Go-Jek Driver who filmed and uploaded video may face actions from LTA

The Go-Jek Driver who filmed and uploaded a video of the confrontation with the rider may face possible actions from the Land Transport Authority (LTA).

Just in case you missed out on the viral private-hire video in Singapore.

What happened

The Go-Jek driver shared the 7-min clip on social media, saying that the female rider was upset that he could not avoid the ERP gantries.

The ride was from Bishan and headed towards Coleman Street in town around 7 am on Tuesday.

The driver asked her “How to avoid ERP?”, adding that the rider kept repeating that he was trying to cheat her. When quizzed on the preferred route to avoid ERP, the rider was unable to direct him.

The driver decided to resolve the issues at a nearby police station. When the car came to a stop, the rider claimed that she was locked in the car and the driver had the intention to kidnap her.

Aftermath

The Straits Times reported that Go-Jek had informed the driver that there was “nothing wrong” with what he did and that the company “won’t do anything to him”

Possible actions from LTA

The video filmed and uploaded by the driver may have fallen foul of LTA regulations. LTA had introduced stricter rules governing the use of inward-facing camera on June 22, 2018. The guidelines complement the Personal Data Protection Commission’s (PDPC) Advisory Guidelines on in-vehicle recordings.

Some of the key guidelines of the rules of inward facing cameras

  • Public service vehicles must obtain LTA’s approval to install the inward-facing camera.
  • Approved installations must be carried out at LTA-authorised installation centres.
  • The device must not have any audio recording function so that the passenger’s conversations are not recorded.
  • Vehicles with the device installed must affix a notice notifying passengers of the presence of the device in the vehicle. In addition, booking service operators must inform commuters if a vehicle installed with an inward-facing camera is being dispatched to the rider.
  • Access to the footage will also be restricted to government agencies and authorised personnel for the purpose of investigations and enforcement.

Under the Road Traffic Act, LTA will impose the penalties to any person found liable for offences relating to the unauthorised installation of inward-facing camera and the unauthorised access of the visual recordings.

a.            A fine up to $1,000, or imprisonment for a term not exceeding 3 months or both upon conviction. In the case of a second or subsequent offence, a fine up to $2,000, or imprisonment for a term not exceeding 6 months or both upon conviction.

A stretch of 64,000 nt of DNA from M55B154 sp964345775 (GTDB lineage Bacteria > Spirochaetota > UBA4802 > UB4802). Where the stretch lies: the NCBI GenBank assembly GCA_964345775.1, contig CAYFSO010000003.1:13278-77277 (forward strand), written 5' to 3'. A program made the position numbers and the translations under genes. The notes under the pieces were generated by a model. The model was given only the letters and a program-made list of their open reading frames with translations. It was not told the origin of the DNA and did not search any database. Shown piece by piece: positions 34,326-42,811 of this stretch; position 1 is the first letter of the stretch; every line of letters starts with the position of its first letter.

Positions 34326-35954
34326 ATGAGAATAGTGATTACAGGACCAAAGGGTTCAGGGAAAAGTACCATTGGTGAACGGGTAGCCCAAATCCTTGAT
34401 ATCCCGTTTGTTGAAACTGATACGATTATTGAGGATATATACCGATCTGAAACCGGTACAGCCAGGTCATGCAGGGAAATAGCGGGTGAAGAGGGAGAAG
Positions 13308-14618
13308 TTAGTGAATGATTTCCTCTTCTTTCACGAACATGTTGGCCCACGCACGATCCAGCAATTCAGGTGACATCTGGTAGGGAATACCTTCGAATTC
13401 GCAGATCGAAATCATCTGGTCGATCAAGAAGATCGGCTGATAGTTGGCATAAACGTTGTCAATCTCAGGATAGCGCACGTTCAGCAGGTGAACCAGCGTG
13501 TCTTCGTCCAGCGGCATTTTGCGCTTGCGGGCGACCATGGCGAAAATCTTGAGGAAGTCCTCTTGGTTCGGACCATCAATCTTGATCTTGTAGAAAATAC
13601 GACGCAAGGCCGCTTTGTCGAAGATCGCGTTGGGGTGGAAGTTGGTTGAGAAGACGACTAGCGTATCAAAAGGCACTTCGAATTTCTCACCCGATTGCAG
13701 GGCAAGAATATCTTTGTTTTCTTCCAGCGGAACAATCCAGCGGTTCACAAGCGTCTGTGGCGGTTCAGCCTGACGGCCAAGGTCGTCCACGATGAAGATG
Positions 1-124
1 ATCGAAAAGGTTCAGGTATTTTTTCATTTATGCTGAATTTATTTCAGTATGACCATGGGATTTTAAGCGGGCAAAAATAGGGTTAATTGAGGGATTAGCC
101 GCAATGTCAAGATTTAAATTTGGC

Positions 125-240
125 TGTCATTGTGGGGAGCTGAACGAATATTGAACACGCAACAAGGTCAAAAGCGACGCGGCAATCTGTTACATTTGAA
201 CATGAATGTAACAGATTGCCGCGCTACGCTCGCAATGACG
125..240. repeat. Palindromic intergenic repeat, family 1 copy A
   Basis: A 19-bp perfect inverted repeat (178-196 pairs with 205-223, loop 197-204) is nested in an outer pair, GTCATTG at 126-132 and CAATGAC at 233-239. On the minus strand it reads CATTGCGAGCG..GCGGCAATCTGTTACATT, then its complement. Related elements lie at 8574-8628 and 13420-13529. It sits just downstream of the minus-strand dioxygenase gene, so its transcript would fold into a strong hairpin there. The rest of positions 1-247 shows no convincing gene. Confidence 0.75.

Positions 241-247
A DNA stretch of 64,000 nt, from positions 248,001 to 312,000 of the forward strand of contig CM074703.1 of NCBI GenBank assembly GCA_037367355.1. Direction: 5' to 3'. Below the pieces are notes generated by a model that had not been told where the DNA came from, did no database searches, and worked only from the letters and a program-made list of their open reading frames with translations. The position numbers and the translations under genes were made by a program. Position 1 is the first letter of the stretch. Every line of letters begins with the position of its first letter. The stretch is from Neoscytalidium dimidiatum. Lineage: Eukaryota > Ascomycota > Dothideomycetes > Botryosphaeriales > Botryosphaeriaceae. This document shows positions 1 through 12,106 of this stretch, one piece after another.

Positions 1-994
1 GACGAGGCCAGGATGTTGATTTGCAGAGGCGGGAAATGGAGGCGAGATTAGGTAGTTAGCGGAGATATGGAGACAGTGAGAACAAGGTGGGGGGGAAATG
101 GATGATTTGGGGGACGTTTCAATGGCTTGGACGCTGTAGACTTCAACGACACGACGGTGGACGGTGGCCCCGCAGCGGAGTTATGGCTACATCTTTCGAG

b.            For taxi and PHC drivers – 21 demerit points, which may lead to the revocation of the driver’s vocational licence under the Chauffeured Private Hire Car and Taxi Driver’s Vocational Licence Demerit Points System.

c.             For drivers of private hire buses, excursion buses and school buses – LTA may revoke their vocational licences.

It seems likely that the inward-facing camera that was used to film the incident did not comply with the rules set out by LTA.

commercial Car insuranceRigid governing rules need to be changed 

Incidents like this are not isolated. Confrontations between drivers and riders do not happen every day but they do happen once in a while.

Drivers are encouraged to install the inward-facing camera to safeguard their own interest in the event of a conflict like this. They should only install it at LTA-authorised installation centres that meet the requirements set out by LTA.

However, the rigid governing rules need to be tweaked to protect driver’s interest too.

Can you imagine what would have happened to the poor Go-Jek driver if there were no audio recording? Most disputes between driver and rider are a war of words and what good would the recording serve if you cannot hear what is happening.

Although there are rules in place, the natural reaction for any driver would be to start recording when things start to turn sour. The risk of being penalised supersede the risk of being accused of something you have not done.

Let’s hope common sense prevails and hope this driver will not have to face any actions. He has behaved professionally throughout this whole ordeal where many others would have reacted worse in this situation.